Here's Why Some People Like Spicy Food

Picture this: A large group of people convenes at a traditional Thai restaurant. When the server comes around, they ask how spicy each diner wants their dish on a scale of one through five. One person might boldly volunteer to order first, attempting to impress their fellow dinner guests by opting for the highest level of heat in their chicken khao soi. Another member of the party might go the opposite route, stressing that even the tiniest amount of spice in their pad thai is probably too much for their sensitive taste buds. Everyone else may opt for somewhere in the middle.

If an anthropologist were invited to the party, they might go around and ask each person what a typical meal looked like in their households growing up, along with some other questions about their backgrounds. They'd possibly find that the person who ordered a dish at a heat level of five was introduced to peppers with moderate-to-high Scoville units at a young age, while the person who ordered their's at heat level one person came from a family that considered black pepper to be the spiciest thing in their pantry. When it comes to spice tolerance, the food we eat in our formative years invariably plays a role in how much heat we can take as adults. In fact, the very detection of spice on our tongues may be entirely in our minds.

If you can't handle the heat, can changing your outlook help?

According to Thrillist, there could be several factors at play that divide people on spicy food. Bill Phillips, a chef and professor at the Culinary Institute of America, explained to the outlet that the burning sensation we experience when we eat spicy foods is "actually a trick of the mind." So, why do spicy foods taste spicy if it's all in our heads? According to Phillips, that fieriness comes from chemical molecules like capsaicin, which "excite pain receptors on your tongue that are linked to the sensation of temperature." (As Thrillist noted, mint can have a similar effect.)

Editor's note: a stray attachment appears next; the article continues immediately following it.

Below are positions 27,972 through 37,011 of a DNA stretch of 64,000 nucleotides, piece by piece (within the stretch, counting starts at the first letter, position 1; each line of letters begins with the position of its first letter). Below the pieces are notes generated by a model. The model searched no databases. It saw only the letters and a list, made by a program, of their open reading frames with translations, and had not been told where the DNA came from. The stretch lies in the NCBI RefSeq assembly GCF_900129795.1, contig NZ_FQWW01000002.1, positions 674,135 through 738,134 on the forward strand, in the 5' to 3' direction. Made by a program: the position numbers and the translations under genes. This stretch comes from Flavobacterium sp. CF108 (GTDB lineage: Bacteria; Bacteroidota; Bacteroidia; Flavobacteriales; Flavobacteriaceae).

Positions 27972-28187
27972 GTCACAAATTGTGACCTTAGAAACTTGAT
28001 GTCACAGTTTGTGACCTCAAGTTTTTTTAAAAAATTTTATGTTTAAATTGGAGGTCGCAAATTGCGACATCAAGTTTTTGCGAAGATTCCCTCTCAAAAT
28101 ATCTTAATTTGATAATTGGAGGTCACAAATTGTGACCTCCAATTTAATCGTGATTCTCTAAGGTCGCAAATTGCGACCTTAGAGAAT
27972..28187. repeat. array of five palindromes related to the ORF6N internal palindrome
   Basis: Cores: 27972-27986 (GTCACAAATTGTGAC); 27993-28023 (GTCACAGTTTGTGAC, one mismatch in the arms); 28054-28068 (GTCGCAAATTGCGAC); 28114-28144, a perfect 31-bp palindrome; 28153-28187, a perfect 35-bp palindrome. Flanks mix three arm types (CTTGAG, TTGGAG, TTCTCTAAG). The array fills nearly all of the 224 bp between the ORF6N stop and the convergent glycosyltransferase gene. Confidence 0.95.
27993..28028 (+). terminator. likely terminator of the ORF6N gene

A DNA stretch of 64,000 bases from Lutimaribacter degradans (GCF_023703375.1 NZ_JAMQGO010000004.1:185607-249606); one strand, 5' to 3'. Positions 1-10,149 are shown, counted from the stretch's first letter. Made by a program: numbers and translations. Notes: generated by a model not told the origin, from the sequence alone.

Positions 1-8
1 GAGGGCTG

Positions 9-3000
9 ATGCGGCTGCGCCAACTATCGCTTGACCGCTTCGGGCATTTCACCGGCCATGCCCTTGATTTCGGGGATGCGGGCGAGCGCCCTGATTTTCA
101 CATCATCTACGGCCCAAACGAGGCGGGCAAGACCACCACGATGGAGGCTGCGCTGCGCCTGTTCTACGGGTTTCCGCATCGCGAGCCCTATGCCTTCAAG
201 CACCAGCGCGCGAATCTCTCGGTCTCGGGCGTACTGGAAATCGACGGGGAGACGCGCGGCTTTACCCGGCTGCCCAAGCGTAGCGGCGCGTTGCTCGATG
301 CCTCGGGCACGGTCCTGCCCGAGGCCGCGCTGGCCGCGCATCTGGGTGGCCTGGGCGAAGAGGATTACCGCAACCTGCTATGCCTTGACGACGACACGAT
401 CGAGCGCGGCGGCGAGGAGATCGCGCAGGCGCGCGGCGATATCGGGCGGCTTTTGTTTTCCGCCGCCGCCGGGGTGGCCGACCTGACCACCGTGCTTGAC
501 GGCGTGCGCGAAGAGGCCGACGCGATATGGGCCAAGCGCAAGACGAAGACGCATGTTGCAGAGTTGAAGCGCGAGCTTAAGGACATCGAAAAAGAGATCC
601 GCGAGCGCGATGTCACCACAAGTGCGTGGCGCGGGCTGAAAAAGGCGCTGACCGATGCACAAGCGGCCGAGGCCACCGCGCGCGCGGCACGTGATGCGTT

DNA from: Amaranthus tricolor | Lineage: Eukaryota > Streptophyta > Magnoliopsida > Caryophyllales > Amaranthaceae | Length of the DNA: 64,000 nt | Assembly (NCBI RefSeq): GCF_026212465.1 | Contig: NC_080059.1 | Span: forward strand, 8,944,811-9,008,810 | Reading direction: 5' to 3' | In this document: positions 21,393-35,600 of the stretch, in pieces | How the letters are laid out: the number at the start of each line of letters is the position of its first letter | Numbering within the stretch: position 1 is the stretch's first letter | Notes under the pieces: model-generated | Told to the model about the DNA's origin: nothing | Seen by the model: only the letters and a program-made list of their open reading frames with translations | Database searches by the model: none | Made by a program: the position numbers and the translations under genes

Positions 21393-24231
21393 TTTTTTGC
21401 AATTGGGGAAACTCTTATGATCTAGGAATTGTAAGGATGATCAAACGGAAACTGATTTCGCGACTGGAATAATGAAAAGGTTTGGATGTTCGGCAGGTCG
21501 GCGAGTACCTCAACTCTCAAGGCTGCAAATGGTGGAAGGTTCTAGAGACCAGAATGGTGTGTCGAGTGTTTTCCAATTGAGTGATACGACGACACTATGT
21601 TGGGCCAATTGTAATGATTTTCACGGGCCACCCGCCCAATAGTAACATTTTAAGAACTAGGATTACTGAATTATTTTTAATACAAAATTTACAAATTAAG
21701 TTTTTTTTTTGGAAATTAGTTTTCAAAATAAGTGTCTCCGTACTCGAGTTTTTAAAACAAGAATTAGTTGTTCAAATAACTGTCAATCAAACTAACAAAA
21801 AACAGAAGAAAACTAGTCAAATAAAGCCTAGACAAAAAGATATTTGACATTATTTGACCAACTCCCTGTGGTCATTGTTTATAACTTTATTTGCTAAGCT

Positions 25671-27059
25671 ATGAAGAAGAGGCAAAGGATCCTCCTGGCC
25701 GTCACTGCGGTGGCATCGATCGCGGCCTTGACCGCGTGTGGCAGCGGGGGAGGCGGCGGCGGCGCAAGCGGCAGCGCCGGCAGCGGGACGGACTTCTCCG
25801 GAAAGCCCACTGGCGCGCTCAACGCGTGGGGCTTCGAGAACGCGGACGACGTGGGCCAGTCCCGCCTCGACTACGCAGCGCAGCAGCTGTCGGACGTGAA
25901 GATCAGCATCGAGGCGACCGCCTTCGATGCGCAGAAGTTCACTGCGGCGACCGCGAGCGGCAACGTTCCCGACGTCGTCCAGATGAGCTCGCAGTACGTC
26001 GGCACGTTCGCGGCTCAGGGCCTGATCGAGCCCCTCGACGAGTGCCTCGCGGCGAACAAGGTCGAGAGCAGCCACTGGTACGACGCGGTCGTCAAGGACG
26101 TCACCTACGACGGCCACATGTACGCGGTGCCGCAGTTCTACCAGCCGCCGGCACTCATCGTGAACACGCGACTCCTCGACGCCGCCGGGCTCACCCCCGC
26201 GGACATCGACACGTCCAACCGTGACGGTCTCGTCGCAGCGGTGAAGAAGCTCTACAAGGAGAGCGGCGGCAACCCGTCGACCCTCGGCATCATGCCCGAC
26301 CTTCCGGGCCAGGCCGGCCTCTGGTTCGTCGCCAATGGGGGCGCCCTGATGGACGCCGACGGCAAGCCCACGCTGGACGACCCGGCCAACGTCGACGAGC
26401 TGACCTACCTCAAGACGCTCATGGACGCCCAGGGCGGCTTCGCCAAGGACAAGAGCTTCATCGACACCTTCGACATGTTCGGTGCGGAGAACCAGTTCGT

Contrary to the belief that genetics are partly responsible for our affinity for or aversion to spice, Phillips argues that a love of spice is "acquired over time" — and that the more spicy food molecules one ingests, the weaker their pain-signaling neurotransmitter becomes, thus boosting one's tolerance. Per Thrillist, this education of the palette, as it were, could be the reason why people from countries with significantly spicier food, like Mexico and Thailand, are more inclined to opt for the highest number on the spice scale. 

The science of spice

Despite the theory that how we experience heat by way of spice might be a mix of nurture and nature minus genetics, not everyone is on the same page. If you ask Jim White, a registered dietician and exercise physiologist, genetics might play a role in our taste receptors after all. Speaking with the food site Eat This Not That, White argues that our stance on heat may even start to develop in the womb — and that development is based on our mother's dietary habits. "This means the foods your mom was eating while she was pregnant and breastfeeding can also influence the foods you tend to favor—such as spicy, sweet, or salty," says White. 

An article published by Stanford University's The Dish On Science noted some research evidenced that genetics "account for 18% to 58% of humans' spice tolerance," and that findings from a study that observed a pair of identical twins saw both were "more likely to show matching spice preferences." The Dish on Science also noted the "context effect" — in other words, that invisible force of attitude that varies from household to household and influences its members on matters of food. If you're trying to increase your spice tolerance as an adult, the context effect can work in your favor; per The Dish on Science, practicing "repeated consumption" can have a big impact on one's "internal guide" to what's hot and what's not.